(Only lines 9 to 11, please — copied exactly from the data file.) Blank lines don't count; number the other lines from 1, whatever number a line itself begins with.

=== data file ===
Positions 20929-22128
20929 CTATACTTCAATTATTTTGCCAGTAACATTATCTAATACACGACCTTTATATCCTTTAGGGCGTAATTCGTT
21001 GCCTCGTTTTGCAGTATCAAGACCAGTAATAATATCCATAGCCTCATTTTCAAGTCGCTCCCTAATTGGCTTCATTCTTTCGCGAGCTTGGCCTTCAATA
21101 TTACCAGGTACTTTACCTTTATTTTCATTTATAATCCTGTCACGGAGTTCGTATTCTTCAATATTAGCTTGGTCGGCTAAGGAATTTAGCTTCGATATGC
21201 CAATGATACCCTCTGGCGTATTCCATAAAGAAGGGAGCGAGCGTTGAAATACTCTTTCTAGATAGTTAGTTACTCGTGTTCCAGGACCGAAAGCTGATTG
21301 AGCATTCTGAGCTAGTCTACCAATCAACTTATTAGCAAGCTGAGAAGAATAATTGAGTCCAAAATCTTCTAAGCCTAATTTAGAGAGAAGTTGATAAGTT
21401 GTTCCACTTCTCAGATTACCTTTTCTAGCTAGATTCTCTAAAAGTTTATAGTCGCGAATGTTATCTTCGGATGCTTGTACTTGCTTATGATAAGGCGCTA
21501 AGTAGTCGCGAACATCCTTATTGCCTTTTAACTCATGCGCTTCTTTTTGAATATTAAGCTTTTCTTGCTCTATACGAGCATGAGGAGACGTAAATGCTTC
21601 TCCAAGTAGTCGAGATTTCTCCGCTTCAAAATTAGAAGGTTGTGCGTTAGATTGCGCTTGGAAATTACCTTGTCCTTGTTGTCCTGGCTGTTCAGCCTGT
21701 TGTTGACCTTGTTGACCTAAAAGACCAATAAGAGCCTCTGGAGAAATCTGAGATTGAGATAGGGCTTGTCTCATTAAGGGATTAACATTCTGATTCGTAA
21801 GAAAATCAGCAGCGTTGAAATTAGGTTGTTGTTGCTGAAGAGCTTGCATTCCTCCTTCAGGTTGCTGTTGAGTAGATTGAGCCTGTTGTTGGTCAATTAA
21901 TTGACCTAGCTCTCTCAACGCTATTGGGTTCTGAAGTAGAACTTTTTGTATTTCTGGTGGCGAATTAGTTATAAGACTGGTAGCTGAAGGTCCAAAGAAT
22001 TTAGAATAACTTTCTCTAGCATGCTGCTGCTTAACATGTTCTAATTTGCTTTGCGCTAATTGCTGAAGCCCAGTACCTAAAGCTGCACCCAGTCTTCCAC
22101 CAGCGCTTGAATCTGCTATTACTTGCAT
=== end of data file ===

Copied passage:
21601 TCCAAGTAGTCGAGATTTCTCCGCTTCAAAATTAGAAGGTTGTGCGTTAGATTGCGCTTGGAAATTACCTTGTCCTTGTTGTCCTGGCTGTTCAGCCTGT
21701 TGTTGACCTTGTTGACCTAAAAGACCAATAAGAGCCTCTGGAGAAATCTGAGATTGAGATAGGGCTTGTCTCATTAAGGGATTAACATTCTGATTCGTAA
21801 GAAAATCAGCAGCGTTGAAATTAGGTTGTTGTTGCTGAAGAGCTTGCATTCCTCCTTCAGGTTGCTGTTGAGTAGATTGAGCCTGTTGTTGGTCAATTAA